Wall Design Questions
I am planning on building a new house inland a bit from midcoast Maine (Zone 6) and have been pondering issues related to exterior wall design, taking into account what I have read here and elsewhere. I want a relatively high-R wall (~mid R-30’s) and have been thinking about the following designs.
Design 1: 2x6 wall with ½” drywall, R-23 Roxul, OSB/plywood, 2-3” Roxul Comfortboard, rainscreen (e.g., 1x3 strapping), siding.
Design 2: 2x6 wall with ½” drywall, 2” Roxul Comfortboard (inside the studs), R-23 Roxul (between studs), OSB/plywood, rainscreen, siding.
Design 3: 2x8 wall (overall) consisting of (2) 2x4 walls offset from one another, ½” drywall, R-15 Roxul between studs of inner 2x4 wall, 1” Roxul Comfortboard “between” the 2x4 walls, R-15 Roxul between studs of outer 2x4 wall, OSB/plywood, rainscreen, siding. I ‘cheated’ a little here, assuming ~8” of mineral wool can be compressed into the 7-1/2” cavity.
In terms of R-values, the designs provide (based on R-4 per inch of mineral wool): R-31-35 (depending upon how much exterior comfortboard is applied), R-31, and R-34 (if compressing mineral wool a bit doesn’t significantly compromise R-value).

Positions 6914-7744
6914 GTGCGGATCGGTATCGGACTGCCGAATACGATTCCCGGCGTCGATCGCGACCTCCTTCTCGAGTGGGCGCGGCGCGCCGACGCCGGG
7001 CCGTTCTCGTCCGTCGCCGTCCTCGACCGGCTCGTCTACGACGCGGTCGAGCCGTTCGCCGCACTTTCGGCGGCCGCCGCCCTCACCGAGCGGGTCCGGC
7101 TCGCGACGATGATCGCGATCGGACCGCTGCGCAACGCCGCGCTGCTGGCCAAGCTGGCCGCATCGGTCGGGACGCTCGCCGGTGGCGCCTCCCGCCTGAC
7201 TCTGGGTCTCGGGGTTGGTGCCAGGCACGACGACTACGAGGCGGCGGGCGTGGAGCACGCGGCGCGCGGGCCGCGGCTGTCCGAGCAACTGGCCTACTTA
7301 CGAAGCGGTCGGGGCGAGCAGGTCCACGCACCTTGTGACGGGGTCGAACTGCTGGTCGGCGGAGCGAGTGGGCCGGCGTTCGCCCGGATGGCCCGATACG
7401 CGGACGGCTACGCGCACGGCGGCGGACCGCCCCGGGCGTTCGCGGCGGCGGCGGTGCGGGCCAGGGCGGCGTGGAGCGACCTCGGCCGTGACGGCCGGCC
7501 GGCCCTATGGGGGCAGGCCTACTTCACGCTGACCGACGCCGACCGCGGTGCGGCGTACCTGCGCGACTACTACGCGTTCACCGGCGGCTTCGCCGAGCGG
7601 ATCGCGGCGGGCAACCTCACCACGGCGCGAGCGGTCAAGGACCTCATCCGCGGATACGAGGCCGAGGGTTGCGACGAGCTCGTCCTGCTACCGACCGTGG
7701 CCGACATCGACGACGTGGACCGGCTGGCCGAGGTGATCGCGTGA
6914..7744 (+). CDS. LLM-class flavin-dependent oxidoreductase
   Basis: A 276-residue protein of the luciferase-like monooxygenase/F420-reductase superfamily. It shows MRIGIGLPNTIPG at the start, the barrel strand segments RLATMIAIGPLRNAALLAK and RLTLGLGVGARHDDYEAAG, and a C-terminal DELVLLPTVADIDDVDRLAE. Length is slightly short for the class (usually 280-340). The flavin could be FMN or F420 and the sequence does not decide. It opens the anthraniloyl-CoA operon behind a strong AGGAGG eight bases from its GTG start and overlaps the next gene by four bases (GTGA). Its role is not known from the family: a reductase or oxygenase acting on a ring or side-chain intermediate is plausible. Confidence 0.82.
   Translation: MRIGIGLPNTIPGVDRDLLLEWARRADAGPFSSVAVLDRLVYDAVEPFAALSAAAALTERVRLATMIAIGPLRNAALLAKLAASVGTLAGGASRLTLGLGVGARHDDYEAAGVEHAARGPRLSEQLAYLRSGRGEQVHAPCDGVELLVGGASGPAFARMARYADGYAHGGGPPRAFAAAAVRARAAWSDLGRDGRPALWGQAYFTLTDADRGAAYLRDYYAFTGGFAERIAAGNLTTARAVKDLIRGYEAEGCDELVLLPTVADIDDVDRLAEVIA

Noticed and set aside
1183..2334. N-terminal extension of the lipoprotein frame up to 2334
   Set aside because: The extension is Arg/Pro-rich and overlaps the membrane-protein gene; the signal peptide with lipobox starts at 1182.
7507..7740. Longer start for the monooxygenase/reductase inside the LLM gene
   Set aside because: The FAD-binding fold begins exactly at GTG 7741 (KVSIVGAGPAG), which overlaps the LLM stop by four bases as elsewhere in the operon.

Design 1 would come up a bit short in terms of OSB/plywood protection for Zone 6 if only 2” of Comfortboard was used but I wonder if this would be “OK” insofar as the mineral wool should allow the sheathing to dry more readily than rigid foam. If this is ‘risky’ even with the better drainage capability of the wool then 3” would be applied. It seems to me that use of mineral wool on the exterior might be a better way to go from an R-value as well, given recent discussions about cold-weather performance of rigid foams (esp. polyiso).
Design 2 brings the protection from thermal bridging inside the house (reducing interior square footage a bit) but alleviates the need for exterior insulation (including the need to add enough insulation to keep the sheathing dry). The R value suffers a bit relative to the other designs, although this could be worked a bit by substituting rigid foam (R-5+) for the Comfortboard.
Design 3 incorporates protection against thermal bridging into the interior of the wall and has a higher R-value than design 2. It encroaches upon the interior square footage to the same degree as the second design and also alleviates the need for exterior insulation (including the need to add enough insulation to keep the sheathing dry). Although the first 2 designs are probably similar in terms of cost, this option would be more expensive (although I don’t know by how much).
Input on the merits (or lack thereof) of the three designs would be greatly appreciated. Is there a "best" design of the three?
Posted Mon, 01/27/2014 - 10:37
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